As the Lowcountry prepares to celebrate Mother's Day on Sunday, three area moms talk about their roles and how they'll spend their special day.
"Our family was complete"
For the first two months of her daughter's life, Jessica Green barely felt like a mother.
After Payton was born 11 weeks premature on Aug. 10, she spent 66 days in the Neonatal Intensive Care Unit of the Medical University of South Carolina.
Green, 27, spent every one of those days by Payton's side and every night at her father's house in Charleston, waiting until she could see her daughter again.
"When they're in the hospital, you feel like a mom, but not really. You're not really caring for your baby," Green said. "To take her home, it was amazing. I felt like our family was complete."
Today, Green still most looks forward to her mornings with Payton.
"When she goes to sleep at night, I just can't wait until she wakes up," Green said. "When she sees you, she smiles and smiles."
Though she's a new mother, Green says her new role already means everything to her.
She loves watching her 13-pound daughter try to walk before she can crawl.
She's relieved that Payton is developmentally one month ahead where doctors say she should be, and that they don't anticipate any health problems down the road.
And she is full of pride in her daughter's determination while working with her early intervention and occupational therapists each week.
"I always wanted to be a mom and I think that everything that Payton's gone through, it's very rewarding to watch her every day," she said. "She's going to be something one day. She's a determined little girl, you'll see."
Green says she simply wants to spend her first Mother's Day with Payton and husband Creg, 30.
If Sunday's expected storms subside, she might go to a park and take her daughter on the swings and slides.
If not, she'll remember what matters most.
"Just hanging out with family."
Sharron Williams will spend her 18th Mother's Day the way she's spent so many other Sundays -- driving her husband and four sons nearly 100 miles to church.
The two-hour drive from greater Beaufort brings them to Beulah United Church in Williston, where Williams' father is the pastor and her three teenagers help with worship, the sound room and the camera.
Williams, 38, says they'll probably end the day with a big dinner she's prepared, and then make the drive home to Beaufort.
Their weekly trip has become an important ritual for the family, Williams said.
"We enjoy it because it gives you that time," she said. "You're in the car together. You have no choice but to talk or to fall asleep."
While there are days when most of the crew slips on headphones for a long nap, a car full of teenagers can get pretty loud, she says, especially with four spirited brothers.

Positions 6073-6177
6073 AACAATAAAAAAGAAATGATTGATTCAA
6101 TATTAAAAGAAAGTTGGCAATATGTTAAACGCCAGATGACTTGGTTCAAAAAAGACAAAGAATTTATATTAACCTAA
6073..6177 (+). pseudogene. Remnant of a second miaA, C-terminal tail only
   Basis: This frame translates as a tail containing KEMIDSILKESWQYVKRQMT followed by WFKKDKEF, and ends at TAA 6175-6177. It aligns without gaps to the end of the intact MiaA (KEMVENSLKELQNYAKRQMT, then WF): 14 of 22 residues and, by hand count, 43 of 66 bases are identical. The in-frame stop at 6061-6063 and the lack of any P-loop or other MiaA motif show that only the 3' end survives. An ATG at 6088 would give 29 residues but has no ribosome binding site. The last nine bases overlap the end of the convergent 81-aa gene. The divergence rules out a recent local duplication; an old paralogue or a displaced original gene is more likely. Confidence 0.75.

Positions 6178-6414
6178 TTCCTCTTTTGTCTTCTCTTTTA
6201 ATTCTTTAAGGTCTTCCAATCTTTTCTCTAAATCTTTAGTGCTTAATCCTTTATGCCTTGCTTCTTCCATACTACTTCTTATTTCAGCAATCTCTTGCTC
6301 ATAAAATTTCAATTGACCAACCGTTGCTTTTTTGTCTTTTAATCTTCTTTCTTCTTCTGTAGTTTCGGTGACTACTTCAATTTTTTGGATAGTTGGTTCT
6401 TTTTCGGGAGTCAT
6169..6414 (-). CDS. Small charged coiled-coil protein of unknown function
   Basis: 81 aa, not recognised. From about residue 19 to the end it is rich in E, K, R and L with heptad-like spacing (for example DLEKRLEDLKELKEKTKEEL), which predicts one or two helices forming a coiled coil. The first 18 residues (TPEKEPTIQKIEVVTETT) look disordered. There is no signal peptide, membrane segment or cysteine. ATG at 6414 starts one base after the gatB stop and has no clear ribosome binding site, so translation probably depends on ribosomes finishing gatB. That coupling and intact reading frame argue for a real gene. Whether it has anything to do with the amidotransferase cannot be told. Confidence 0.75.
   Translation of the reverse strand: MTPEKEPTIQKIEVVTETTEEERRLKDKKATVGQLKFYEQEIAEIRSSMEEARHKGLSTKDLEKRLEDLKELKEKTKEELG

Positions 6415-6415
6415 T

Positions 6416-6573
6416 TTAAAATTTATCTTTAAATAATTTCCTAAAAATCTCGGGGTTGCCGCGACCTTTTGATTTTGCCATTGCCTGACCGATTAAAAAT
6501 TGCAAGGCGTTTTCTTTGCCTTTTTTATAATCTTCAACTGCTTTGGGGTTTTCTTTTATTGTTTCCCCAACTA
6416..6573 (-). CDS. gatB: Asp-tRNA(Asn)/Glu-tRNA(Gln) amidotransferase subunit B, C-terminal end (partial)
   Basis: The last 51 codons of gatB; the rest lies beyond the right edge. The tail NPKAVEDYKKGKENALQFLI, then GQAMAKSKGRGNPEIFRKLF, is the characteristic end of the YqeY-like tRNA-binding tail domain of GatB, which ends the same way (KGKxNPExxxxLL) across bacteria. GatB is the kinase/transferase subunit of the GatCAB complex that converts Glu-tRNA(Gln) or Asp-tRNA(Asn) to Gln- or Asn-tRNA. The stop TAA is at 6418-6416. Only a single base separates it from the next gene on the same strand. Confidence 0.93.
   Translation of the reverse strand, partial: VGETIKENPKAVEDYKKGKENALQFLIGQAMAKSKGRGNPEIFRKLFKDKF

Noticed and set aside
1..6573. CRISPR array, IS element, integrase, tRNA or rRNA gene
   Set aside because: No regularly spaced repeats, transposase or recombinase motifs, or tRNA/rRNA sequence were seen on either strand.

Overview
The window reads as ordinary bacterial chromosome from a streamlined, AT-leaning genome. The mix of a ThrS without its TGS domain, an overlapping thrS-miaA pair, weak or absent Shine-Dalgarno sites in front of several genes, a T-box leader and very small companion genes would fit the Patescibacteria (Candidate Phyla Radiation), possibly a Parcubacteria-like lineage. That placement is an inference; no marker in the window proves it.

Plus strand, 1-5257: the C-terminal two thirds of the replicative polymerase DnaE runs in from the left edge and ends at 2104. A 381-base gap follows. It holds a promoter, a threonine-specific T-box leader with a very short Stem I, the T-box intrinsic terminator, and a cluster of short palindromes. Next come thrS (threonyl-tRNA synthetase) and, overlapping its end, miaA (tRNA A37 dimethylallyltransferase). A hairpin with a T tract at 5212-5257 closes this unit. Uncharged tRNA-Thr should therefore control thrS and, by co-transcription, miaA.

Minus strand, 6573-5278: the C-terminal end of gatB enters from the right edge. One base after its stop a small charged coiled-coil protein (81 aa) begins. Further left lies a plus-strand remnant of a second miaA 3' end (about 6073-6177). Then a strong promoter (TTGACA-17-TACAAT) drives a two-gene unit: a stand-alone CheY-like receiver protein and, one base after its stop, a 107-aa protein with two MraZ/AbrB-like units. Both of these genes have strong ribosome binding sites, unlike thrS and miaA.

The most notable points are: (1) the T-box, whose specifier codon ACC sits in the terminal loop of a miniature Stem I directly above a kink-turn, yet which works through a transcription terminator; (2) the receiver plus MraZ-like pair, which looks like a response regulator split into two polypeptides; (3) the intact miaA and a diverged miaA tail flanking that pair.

The oldest, Marlon, graduates from Whale Branch Early College High School this year and will attend Allen University in the fall on a basketball scholarship.
Kevin is a 10th grader and varsity basketball player at Beaufort Academy.
Zion is an 8th grader at Lowcountry Montessori who enjoys soccer and track.
Jashon is in kindergarten at Riverview Charter and plays for the Beaufort Wildcats.
"Sometimes we have very intense conversation," Williams said. "They keep me on my toes. They're very playful, very loving. And I'm blessed they've never gotten in trouble."
It's no accident, though, that her children have learned respect.
Williams says she encourages her sons by showing them what they can do, not by telling them what they can't.
She says being a mother is the best thing that has ever happened to her.
"I love nurturing them. I love seeing them grow," Williams said. "It's just like a flower -- when I put the seeds in the ground and I have this beautiful flower, that's how I imagine my boys."
'Cheerleader, memory maker'
Hilton Head Island mom Nancy Hudak didn't think she deserved to be interviewed by the newspaper.
But she has certainly put in her time -- changing diapers, kissing boo boos and encouraging her kids to do their best -- as the mother of 10 and grandmother of 19 .
"Motherhood is just such a great adventure," said Hudak, who has been a mother for 55 years. "I see myself as their cheerleader and their memory maker."
Hudak described her age as 35 in spirit and 300 in wisdom.
Growing up in a family with only one sibling, Hudak said she always wanted to have many children. She said she could think of no better job title than "mother."
Hudak fondly recalled past Mother's Days, especially those when her children were little and brought her breakfast in bed.
For dinner, they always got out the good china and table cloths, and prepared an elaborate meal.
She loved the homemade cards and gifts.
Not that those days were always perfect.
"Then it was time to put everything away, somehow they disappeared," Hudak said with a laugh.
Now that her children are grown and scattered across the country -- two, unfortunately have died -- Mother's Day is very different.
But as long as she has at least one of her kids around for the special day, Hudak is content.
This year, granddaughter Amanda made Hudak a large, green sign that read, "You're always happy with Nana."
She will spend this Mother's Day with her one local child, his wife and their two daughters. The family plans to head to Tybee Island to explore and have a picnic lunch.
She will also spend a lot of time on the phone talking with her other children and grandchildren.
"Being a mother has given my whole life meaning," she said. "It gets better and better. I have really loved every era."
Follow reporter Rebecca Lurye on Twitter at twitter.com/IPBG_Rebecca.